Barloworld selling motor unit for R1bn to ‘fix, optimise and grow’
JOHANNESBURG - Barloworld is selling its motor retail unit to NMI Durban South Motors (NMI-DSM) for R1 billion as part of its shift to an industrial processing company, it said last week.
Its share price on Friday fell 7.92 percent to R89.50 on the JSE.
Barloworld said the strategic direction was underpinned by its fundamental strategic levers of “fix, optimise and grow” and was the result of a review of the group’s automotive portfolio amid the changing environment.
Chief executive Dominic Sewela said the announcement was important as it demonstrated the group’s continued actions to ensure stakeholders derived value from the business as it delivered on its strategy.
Sewela told investors the sale was a logical next step for the motor retail business as shareholders had benefited from the ongoing partnership with the joint venture (JV) in NMI-DSM.
“Through their hands-on and entrepreneurial approach, the JV has delivered consistent earnings over the years.
“The proposed restructure into this structure will enable us to achieve efficient capital allocation while providing for a focused motor retail business platform in the South African market,” Sewela said.
NMI-DSM is a joint venture of the Barloworld Group in which Barloworld holds a 50 percent interest alongside the Akoo family.
The group said the disposal consideration of the business was estimated at R947 264 000, R54 264 000 of which would be paid on or about the closing date while R400 000 000 for goodwill would be paid in three tranches over the next two years.
The final purchase consideration would be determined using the net assets at the closing date.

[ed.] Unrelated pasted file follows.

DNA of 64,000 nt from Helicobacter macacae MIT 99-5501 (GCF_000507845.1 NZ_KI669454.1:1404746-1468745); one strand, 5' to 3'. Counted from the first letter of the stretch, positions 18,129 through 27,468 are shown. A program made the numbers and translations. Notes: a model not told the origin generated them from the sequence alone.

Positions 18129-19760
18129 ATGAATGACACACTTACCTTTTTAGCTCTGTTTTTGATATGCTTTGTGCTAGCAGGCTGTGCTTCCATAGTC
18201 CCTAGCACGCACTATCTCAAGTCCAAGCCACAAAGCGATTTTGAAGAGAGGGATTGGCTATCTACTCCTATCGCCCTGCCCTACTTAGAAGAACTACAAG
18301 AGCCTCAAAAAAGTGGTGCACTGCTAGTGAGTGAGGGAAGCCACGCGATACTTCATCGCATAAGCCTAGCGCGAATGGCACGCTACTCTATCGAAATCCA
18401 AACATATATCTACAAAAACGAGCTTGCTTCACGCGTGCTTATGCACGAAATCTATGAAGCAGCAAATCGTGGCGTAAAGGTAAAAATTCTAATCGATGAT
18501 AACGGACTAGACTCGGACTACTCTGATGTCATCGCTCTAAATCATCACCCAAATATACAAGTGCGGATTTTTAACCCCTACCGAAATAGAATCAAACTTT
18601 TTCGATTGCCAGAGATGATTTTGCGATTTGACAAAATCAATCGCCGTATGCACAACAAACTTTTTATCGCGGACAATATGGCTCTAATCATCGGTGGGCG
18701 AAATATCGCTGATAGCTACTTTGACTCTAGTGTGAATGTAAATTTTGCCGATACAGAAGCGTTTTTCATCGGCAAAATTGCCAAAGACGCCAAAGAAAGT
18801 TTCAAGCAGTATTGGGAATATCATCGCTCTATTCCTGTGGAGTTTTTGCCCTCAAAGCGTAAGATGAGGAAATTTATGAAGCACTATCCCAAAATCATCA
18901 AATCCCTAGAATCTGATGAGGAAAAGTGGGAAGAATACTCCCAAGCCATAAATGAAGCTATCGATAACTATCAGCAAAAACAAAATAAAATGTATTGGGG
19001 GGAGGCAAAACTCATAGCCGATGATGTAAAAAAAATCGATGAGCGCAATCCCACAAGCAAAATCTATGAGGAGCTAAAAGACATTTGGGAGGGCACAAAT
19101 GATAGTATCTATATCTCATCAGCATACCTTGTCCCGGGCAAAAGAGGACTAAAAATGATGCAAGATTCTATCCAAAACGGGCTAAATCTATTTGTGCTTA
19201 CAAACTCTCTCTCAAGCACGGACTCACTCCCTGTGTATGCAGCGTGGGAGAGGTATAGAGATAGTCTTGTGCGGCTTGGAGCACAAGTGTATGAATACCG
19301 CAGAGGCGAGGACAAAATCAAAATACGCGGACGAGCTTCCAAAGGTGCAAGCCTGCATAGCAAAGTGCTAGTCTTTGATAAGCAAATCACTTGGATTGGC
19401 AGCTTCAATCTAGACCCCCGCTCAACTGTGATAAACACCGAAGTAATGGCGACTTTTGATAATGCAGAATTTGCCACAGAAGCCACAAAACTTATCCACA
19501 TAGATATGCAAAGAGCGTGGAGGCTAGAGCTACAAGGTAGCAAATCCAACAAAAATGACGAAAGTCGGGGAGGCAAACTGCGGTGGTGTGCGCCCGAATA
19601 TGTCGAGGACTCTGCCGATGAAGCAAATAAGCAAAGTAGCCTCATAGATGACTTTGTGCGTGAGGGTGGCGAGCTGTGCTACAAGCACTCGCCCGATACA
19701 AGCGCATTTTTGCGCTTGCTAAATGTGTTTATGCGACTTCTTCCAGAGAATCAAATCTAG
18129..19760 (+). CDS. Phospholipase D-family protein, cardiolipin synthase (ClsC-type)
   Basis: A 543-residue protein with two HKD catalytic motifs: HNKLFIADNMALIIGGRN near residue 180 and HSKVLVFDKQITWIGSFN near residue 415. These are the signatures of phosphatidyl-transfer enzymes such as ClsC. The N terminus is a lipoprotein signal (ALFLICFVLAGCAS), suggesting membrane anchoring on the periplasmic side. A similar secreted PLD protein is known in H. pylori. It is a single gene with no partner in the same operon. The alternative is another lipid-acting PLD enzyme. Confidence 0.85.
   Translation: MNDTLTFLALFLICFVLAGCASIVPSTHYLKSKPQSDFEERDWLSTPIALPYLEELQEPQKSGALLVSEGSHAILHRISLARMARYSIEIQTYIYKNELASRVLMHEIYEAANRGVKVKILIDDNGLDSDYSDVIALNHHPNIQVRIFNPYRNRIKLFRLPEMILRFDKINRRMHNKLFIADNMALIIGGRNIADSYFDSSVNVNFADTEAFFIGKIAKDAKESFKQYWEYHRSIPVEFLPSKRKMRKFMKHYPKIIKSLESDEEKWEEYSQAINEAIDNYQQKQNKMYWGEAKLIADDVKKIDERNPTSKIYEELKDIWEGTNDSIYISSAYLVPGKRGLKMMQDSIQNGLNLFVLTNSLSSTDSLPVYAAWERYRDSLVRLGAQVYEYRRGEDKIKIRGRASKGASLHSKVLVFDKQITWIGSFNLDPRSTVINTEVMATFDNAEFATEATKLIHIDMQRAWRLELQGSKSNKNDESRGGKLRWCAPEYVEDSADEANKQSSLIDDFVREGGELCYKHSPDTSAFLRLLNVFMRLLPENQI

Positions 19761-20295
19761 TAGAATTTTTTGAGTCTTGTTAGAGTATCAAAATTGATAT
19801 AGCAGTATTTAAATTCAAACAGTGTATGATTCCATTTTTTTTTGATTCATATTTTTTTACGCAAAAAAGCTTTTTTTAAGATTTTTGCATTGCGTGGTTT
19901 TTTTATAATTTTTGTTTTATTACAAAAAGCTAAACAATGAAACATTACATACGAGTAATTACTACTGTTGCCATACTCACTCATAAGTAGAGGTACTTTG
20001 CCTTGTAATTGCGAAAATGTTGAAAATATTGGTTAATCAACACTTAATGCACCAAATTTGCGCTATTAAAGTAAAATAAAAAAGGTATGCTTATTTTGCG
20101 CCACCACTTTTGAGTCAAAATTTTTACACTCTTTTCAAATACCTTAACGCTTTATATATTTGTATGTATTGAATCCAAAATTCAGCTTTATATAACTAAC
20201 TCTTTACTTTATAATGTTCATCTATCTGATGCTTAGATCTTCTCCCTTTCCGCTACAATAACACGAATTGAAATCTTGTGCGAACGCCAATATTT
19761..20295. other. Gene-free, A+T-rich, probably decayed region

“The transaction remains subject to the achievement or waiver of certain conditions precedent and is anticipated to be concluded on or around June 1, 2021,” said the group.
The Covid-19 pandemic negatively impacted the group during the year ended September 2020 resulting in a 54 percent operating profit plunge to R1.8bn from R3.9bn a year earlier, on lower revenues and higher costs.
To cushion the blow, Barloworld implemented austerity measures to bolster performance including a R289 million retrenchment process, that resulted in a 2 644 headcount reduction. The group also cut overhead costs by R691m following measures including a group-wide remuneration sacrifice plan and retirement fund payment holiday.
The group also reviewed its dealership portfolio, rationalised the car rental branch network resulting in the car rental and Avis Fleet being integrated into a single unit to address gaps in the product portfolio driven through a single focused management team. It also consolidated leased properties and activities on owned properties.
In terms of growth, the group concluded the Mongolian Caterpillar dealership acquisition in September. The group also acquired Tongaat Hulett Starch at the end of October and rebranded the business to Ingrain SA.